2. It’s never too early for kids to start managing money. The earlier, the better! ^_^

    1. Ms Claudette

      You are absolutely right! Thanks for dropping by! πŸ™‚

  3. I agree that sometimes when people ask that they’re not REALLY asking that. It’s just a courtesy question. But with your daughter’s situation, it sounds like you used it well for a lesson.

    1. Ms Claudette

      I think we did as there was nevr a repeat of the situation and she never sported “Orange!” Thanks for passing by! πŸ™‚

  4. I love how you handled the situation. She did something wrong and you made her confess to your inlaws what she had done and she paid the money back through chores. It’s was a hard way, but what is important is she learned her lesson.

    1. Ms Claudette

      And learn it she did! Thank you for your kind words. I really believe that in every situation the first step to healing/correcting is acknowledge the “problem,” and accepting your role in it being one. This was that lessons in acknowledgment/acceptance and taking ownership for her. Namaste. πŸ™‚

  5. Elizabeth O.

    I couldn’t have done it better. That realization was a great turning point for your family and I’m glad you were able to let her make amends.

    1. Ms Claudette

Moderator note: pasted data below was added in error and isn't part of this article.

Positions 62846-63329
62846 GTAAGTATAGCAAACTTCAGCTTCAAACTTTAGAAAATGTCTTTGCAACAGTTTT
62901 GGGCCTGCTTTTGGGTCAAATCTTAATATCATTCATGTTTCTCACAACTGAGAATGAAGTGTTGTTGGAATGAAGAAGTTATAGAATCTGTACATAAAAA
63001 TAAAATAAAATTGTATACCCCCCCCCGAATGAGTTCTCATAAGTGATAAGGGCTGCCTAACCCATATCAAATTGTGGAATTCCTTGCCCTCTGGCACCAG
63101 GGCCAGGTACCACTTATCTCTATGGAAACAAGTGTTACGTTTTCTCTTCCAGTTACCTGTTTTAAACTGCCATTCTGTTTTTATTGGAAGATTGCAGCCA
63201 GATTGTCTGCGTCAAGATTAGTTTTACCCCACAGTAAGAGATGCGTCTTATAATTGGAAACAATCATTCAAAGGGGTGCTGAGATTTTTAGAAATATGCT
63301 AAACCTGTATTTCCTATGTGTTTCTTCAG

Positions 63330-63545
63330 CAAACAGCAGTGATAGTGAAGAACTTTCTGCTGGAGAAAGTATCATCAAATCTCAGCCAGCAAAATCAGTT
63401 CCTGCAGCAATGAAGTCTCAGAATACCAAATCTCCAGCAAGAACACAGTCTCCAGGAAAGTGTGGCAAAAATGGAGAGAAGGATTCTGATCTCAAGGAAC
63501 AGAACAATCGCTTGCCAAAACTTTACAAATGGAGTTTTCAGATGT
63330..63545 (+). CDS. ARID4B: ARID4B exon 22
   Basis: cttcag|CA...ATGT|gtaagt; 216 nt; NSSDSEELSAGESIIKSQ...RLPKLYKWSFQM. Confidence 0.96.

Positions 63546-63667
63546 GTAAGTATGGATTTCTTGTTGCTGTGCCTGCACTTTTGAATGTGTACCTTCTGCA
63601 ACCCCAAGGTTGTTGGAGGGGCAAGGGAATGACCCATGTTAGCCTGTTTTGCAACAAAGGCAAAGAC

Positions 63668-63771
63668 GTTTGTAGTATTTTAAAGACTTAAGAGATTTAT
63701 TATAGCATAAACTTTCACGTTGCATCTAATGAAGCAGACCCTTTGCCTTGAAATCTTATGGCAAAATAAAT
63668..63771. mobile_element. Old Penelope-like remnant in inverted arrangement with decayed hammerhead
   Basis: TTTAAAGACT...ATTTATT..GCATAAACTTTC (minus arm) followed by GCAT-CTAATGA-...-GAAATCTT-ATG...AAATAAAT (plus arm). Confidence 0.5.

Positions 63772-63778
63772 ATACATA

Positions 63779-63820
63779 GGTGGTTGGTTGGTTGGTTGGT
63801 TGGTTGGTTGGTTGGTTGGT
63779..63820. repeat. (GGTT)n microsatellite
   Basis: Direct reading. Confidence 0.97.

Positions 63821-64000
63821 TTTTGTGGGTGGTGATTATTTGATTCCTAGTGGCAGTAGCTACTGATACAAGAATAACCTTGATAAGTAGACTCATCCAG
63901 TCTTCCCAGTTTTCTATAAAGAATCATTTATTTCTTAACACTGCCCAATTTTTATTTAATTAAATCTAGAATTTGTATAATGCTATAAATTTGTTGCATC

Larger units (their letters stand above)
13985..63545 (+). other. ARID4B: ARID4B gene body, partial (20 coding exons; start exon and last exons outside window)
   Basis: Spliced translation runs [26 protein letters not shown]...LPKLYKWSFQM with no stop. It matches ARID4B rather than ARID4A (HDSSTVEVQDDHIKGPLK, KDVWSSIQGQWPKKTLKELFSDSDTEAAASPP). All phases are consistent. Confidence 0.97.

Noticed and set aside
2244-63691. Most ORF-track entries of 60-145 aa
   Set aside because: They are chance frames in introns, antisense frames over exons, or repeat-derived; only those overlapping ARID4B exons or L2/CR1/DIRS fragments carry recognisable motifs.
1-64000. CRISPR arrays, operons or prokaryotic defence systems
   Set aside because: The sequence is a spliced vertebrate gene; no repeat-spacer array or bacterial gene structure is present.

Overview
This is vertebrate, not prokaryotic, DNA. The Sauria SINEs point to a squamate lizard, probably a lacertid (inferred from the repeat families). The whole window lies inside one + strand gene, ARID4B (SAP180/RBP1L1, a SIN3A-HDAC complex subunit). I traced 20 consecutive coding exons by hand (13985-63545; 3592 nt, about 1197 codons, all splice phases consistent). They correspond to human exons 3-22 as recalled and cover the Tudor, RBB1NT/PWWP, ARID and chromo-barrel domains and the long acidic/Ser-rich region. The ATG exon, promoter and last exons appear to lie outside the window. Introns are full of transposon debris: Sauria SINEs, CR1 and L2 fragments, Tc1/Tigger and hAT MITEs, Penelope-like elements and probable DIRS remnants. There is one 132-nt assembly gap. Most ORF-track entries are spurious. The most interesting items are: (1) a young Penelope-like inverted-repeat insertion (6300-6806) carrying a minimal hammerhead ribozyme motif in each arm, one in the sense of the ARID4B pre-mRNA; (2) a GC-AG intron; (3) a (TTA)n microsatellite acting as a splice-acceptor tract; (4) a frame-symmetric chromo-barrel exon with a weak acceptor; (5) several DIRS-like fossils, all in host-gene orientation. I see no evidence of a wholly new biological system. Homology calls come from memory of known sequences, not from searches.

Thank you Elizabeth! And thanks for visiting again. Namaste πŸ™‚

  6. I love how honest you are in this article. You handled this very well. Kudos Mom πŸ™‚

    1. Ms Claudette

      Thank you very much for your kind comment! πŸ™‚

  7. Robin Rue (@massholemommy)

    Well, it sure sounds like she learned a great lesson that way. The hard way, but a good lesson none the less.

    1. Ms Claudette

      Indeed it was! Thanks for your comment. πŸ™‚

  8. It’s so true how we’re always learning from our children .I it sounds like your daughter learned a valuable lesson too .

    1. Ms Claudette

      Seems she did and yes, I am always learning from her! Thanks Shann for visiting again. Namaste πŸ™‚

  9. I think it’s a great thing that your daughter had to fess up to the grandparents and to have consequences (chores) for her behavior. I’ve tried to always be honest with my kids and to make sure I always shared age-appropriate information with them. I think the way you handled the situation was awesome.

    1. Ms Claudette

      Thank you! I think what is more awesome is that she learned her lesson, along with me learning mine. Too many times we laugh at such behaviour as “oh, it’s just a kid thing,’ but if we don’t tell them, “no, that is not correct,” they will think it’s okay to keep doing it. I had no intention of being an episode of “Orange is the New Black!” πŸ™‚ Thank you for your comment Alli πŸ™‚